JUPITER, Fla. -- Talks broke down between MLB and the MLB Players Association on Tuesday afternoon, leading the league to declare that it will make a final offer for a new collective bargaining agreement before a 5 p.m. EST deadline.
MLB's final proposal, which was delivered before 4 p.m., featured an increase from $25 million to $30 million in a pre-arbitration bonus pool each year for the length of the deal, while the union wants to begin with $85 million in the pool and go up by $5 million each year. On CBT thresholds, the league's last offer remained the same as its previous one, which started at $220 million and was flat for three years before going up to $224 million in Year 4 and $230 million in Year 5. The union wants to start at $238 million with raises to $244 million, $250 million, $256 million and end at $263 million.
The league also increased its proposal for minimum salaries from $675,000 to $700,000, moving up $10,000 per year. Those figures are based on there being an increase to 12 postseason teams and the addition of five lottery slots in the draft.
"We thought there was a path to a deal last night and that both sides were closing in on the major issues," a league spokesperson said Tuesday afternoon. "They couldn't make us a CBT [competitive balance tax] proposal last night, so we agreed to extend the deadline to exhaust every option.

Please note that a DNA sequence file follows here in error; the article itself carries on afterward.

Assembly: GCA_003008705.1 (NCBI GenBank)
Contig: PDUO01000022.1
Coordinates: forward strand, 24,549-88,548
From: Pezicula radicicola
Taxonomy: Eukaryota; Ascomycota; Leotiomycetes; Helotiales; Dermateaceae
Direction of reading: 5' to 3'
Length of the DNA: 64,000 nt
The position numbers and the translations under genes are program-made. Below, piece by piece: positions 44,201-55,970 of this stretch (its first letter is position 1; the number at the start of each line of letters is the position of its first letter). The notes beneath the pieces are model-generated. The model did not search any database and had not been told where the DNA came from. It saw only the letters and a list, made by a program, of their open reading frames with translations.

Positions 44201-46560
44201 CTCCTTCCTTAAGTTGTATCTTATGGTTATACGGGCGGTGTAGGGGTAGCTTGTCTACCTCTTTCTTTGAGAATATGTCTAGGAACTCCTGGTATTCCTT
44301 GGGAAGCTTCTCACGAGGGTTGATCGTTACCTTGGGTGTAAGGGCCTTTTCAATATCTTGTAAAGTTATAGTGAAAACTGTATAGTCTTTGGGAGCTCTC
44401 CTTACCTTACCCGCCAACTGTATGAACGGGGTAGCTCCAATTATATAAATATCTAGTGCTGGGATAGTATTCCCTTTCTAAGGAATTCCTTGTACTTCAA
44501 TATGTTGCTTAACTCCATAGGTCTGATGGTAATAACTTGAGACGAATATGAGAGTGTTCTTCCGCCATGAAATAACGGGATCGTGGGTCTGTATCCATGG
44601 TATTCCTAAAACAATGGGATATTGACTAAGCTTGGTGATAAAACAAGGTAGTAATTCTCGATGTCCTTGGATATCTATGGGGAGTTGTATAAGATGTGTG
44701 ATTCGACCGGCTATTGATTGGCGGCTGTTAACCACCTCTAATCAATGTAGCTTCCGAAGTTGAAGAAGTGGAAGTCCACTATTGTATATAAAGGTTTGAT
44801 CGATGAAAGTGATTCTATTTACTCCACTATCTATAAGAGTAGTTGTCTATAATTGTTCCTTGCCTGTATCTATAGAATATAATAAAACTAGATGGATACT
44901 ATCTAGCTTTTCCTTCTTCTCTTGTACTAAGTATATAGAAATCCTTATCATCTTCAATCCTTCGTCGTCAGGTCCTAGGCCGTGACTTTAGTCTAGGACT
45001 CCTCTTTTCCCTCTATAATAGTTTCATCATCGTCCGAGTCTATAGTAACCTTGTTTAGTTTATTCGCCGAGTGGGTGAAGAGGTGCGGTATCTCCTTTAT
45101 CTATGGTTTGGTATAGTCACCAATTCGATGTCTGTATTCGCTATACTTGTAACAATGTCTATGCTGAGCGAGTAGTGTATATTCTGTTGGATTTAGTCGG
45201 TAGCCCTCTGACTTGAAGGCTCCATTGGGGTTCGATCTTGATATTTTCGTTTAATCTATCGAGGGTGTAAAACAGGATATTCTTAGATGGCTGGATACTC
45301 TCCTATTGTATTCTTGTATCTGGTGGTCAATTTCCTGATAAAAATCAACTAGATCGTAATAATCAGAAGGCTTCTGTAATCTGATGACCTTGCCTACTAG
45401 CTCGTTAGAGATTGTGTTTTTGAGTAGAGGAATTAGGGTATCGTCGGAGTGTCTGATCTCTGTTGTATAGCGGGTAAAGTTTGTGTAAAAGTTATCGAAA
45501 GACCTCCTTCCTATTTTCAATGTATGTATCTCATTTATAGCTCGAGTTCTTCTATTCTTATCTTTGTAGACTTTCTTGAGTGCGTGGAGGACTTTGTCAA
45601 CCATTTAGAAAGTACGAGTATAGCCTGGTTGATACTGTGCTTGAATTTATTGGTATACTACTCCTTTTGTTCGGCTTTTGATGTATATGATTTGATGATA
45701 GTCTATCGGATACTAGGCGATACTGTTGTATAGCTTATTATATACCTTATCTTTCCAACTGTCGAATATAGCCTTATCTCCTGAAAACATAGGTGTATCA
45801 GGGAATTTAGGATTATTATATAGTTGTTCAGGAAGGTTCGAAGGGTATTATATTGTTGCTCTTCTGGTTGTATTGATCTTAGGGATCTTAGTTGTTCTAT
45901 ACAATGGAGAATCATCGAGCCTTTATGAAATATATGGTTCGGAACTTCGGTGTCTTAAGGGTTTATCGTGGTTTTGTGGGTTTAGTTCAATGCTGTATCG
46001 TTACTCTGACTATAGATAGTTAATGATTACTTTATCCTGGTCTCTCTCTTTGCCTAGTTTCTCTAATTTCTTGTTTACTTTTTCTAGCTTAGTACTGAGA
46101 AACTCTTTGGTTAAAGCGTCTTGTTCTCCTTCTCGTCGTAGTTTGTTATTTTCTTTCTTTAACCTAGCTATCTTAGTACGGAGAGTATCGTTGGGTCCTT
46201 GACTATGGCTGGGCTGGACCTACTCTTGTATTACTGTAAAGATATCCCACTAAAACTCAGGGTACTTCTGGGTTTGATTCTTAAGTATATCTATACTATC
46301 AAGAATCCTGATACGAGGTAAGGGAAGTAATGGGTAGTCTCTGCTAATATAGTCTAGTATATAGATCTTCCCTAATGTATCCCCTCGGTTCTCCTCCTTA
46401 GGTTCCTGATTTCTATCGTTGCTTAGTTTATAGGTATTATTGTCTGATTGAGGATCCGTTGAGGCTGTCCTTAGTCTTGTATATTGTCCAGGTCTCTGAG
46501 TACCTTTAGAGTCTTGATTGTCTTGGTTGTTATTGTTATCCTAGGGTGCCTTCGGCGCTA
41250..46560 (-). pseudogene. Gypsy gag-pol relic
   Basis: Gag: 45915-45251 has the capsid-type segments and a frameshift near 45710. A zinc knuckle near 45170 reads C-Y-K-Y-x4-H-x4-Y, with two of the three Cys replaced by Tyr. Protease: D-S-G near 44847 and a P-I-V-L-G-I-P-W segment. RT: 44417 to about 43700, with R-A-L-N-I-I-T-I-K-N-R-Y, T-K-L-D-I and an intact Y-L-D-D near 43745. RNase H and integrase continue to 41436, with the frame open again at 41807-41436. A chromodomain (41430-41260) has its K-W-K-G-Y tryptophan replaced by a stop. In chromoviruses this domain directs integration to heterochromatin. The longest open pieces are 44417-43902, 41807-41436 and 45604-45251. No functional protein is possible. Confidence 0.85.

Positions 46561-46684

"The MLBPA had a decidedly different tone today and made proposals inconsistent with the prior discussions. We will be making our best offer before the 5 p.m. deadline for the MLBPA that's a fair deal for players and clubs."
A union source disagreed with the optimism expressed by the league after a marathon 16.5-hour bargaining session Monday into Tuesday. At that time, both sides made concessions on several issues, but major obstacles to a deal remained.
The sides remain far apart on two main issues and have smaller differences on several others.